THIS GUIDE IS PARTLY BASED ON A SHORT PAMPHLET PUBLISHED IN 1974 BY MY LATE GRANDFATHER, HARAV YOSEF TZVI HALEVI DUNNER Z”L (1913-2006), PRESIDING RABBI AND AV BEIT DIN OF THE UNION OF ORTHODOX HEBREW CONGREGATIONS IN LONDON, ENGLAND.
CURIOUSLY, BEARING IN MIND THE SUBJECT MATTER OF THIS PAMPHLET, MY GRANDFATHER ACTUALLY PASSED AWAY ON EREV PESACH, AFTER OVER SEVENTY YEARS IN THE RABBINATE, ORIGINALLY IN GERMANY AND THEN, FROM 1938 UNTIL THE END OF HIS LIFE, IN ENGLAND.
PLEASE NOTE: ALL TIMES ARE BASED ON ZMANIM IN LOS ANGELES
The problems that arise when Erev Pesach falls on Shabbat are hardly new. Already in Talmudic times, it was the great Hillel’s expertise in this particular area of Jewish law that gained him the position of Nasi (President of the Sanhedrin) in preference to all the other scholars of his day. At the same time, the problems caused by Erev Pesach falling on Shabbat are by no means as complex as may first appear. With careful planning, the difference between a year where this occurs and other years when it does not can add an exciting new dimension to the celebration of the festival.
In particular, the children in each family should use the opportunity of learning about and explaining the reason why each action is taking place. And each and every one of us should inject both joy and meaning into the ceremonies and laws that relate to preparing to Pesach, so that the celebration of the festival makes a lasting impact on every Jewish home. Pesach is after all the supreme “home” festival, and the strength of traditional Jewish family life in our homes is the primary guarantee of our continued existence as a faith and as a people.
The basic problem is very simple to describe. The day before Pesach could easily be described as the busiest day in the Jewish calendar year. On this day – in an ordinary year – the last of the chametz (leaven) must be eaten, and the remainder burnt. The house is meticulously cleaned, with all traces of chametz removed. The full changeover from chametz to Pesach utensils takes place. And although we can still have bread for breakfast, by lunchtime it is only non-chametz food that may be eaten. After lunch comes the cooking and preparation for the Seder, the laying of the table and the arrival of the guests, all of adds a tremendous atmosphere of preparation for the exciting moment when we all sit down to Seder after nightfall.
But what happens when, as is the case this year, Erev Pesach falls on Shabbat? The prohibition against “work” on Shabbat is very strict, so for example, to burn chametz in the morning is absolutely out of the question, as lighting a fire or burning anything is prohibited, and even cleaning and tidying the house is severely restricted. No cooking may be done, nor are we allowed to make any preparations for the following day (which begins at nightfall), even to the extent of laying the Seder table.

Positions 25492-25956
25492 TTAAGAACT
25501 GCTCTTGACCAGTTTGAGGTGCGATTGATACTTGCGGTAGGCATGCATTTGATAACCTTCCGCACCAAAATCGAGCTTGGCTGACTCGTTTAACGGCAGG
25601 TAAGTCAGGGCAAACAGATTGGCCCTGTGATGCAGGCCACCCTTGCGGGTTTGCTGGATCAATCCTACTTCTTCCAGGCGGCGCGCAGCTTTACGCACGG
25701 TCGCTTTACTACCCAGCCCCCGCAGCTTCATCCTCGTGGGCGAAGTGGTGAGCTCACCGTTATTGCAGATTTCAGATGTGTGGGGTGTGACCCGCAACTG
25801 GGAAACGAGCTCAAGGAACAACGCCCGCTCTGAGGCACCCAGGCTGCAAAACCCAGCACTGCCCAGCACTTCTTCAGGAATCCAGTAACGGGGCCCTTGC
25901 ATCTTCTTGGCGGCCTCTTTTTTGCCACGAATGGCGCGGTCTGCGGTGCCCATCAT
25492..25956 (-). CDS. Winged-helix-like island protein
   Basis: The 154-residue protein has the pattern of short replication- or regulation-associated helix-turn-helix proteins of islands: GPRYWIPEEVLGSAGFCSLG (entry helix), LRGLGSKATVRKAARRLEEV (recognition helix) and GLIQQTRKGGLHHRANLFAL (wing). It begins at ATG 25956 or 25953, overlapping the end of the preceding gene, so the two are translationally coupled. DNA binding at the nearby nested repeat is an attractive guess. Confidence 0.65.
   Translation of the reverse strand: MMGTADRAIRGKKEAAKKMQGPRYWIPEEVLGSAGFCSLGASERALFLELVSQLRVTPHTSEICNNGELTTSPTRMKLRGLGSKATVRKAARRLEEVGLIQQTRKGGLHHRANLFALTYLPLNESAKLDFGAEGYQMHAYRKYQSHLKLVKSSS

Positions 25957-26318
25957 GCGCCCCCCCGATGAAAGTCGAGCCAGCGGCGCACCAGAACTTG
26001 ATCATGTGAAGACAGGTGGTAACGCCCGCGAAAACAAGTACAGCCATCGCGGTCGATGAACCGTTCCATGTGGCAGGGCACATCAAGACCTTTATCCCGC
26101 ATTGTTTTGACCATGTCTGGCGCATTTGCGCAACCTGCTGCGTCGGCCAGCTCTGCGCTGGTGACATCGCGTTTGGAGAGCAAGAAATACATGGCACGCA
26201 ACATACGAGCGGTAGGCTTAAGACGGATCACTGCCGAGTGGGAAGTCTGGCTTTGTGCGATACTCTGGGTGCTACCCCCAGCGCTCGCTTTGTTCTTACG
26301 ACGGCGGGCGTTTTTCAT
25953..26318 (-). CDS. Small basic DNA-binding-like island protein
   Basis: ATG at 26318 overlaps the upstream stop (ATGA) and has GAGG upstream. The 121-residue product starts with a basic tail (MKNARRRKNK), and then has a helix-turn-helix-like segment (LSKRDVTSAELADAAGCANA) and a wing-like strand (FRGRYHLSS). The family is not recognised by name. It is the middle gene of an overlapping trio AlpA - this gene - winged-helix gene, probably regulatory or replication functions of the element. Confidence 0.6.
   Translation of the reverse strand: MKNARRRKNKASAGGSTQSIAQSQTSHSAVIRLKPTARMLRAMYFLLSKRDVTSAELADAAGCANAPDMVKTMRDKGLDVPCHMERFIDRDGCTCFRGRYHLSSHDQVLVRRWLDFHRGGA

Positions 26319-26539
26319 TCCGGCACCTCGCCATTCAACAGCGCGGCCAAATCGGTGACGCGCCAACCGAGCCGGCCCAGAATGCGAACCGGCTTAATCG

Meanwhile, the Shabbat meals on Friday night and on Saturday must include lechem mishneh – two loaves of bread – over which we have to say the appropriate blessing. How is it possible to have two chametz meals on Shabbat, to dispose of any chametz that remains, to effect the changeover from chametz to Pesach utensils, and to prepare the Seder, without coming into conflict either with the laws of Shabbat or with those of Erev Pesach and Pesach?
Halachic solutions exist to all of these problems, and in this short guide I will try and set them out as clearly as possible. But first, a word of warning. No such publication, however comprehensive, can ever hope to adequately cover every single question that may arise. If you are in any doubt at all, please email your questions to me or ask your own community rabbi. Secondly, the arrangements recommended here are the ones that I think are most practical and least complicated. But they may not necessarily be the only correct way of addressing the problems, and perhaps you will need further guidance to walk you through other options so that you can find a solution that matches your individual circumstances.
The sequence of events described below begins on the Thursday before Pesach (this year March 25th). It is assumed that by this time, as in any ordinary year, stocks of chametz products will have been run down, and your home will have been thoroughly checked through and cleaned, and that only food sufficient for the last few days before Pesach remains.
For the sake of convenience, a summary of the relevant arrangements is given at the end, but in order to understand them fully, here is a more detailed description.
THURSDAY, MARCH 25 – FAST OF THE FIRSTBORN SONS
The “fast of the firstborn sons” (ta’anit bechorim) usually takes place on Erev Pesach, but as this year that means it would occur on Shabbat, and fasting is forbidden on Shabbat (except for Yom Kippur), the fast is brought forward. Moreover, as we do not favor fasting on Friday either, we observe ta’anit bechorim on Thursday instead. The Siyum celebration – which is done at the conclusion of studying a volume of the Talmud – the mechanism by which a firstborn son is released from fasting, will therefore take place after the morning service on Thursday (our community will be broadcasting a live Siyum on Zoom at 7:40am PST).
By Thursday you should already have made arrangements to sell your chametz (Mechirat Chametz). The sale of chametz involves a contract drawn up with a non-Jewish person to purchase items containing chametz, the disposal of which would entail financial loss, as they would need to be replaced after Pesach. It is usually done through the selection of your own community rabbi as your agent to sell your chametz. (For details on how to appoint me as your chametz sale agent, please contact email@example.com).
On Thursday one must have already cleaned and koshered the inside of any ovens in your kitchen, so that they are ready for Pesach. After this is done, the ovens may of course no longer be used for chametz cooking or baking. One should also obtain a supply of paper plates and cups and plastic cutlery to use for any chametz meals until chametz is forbidden.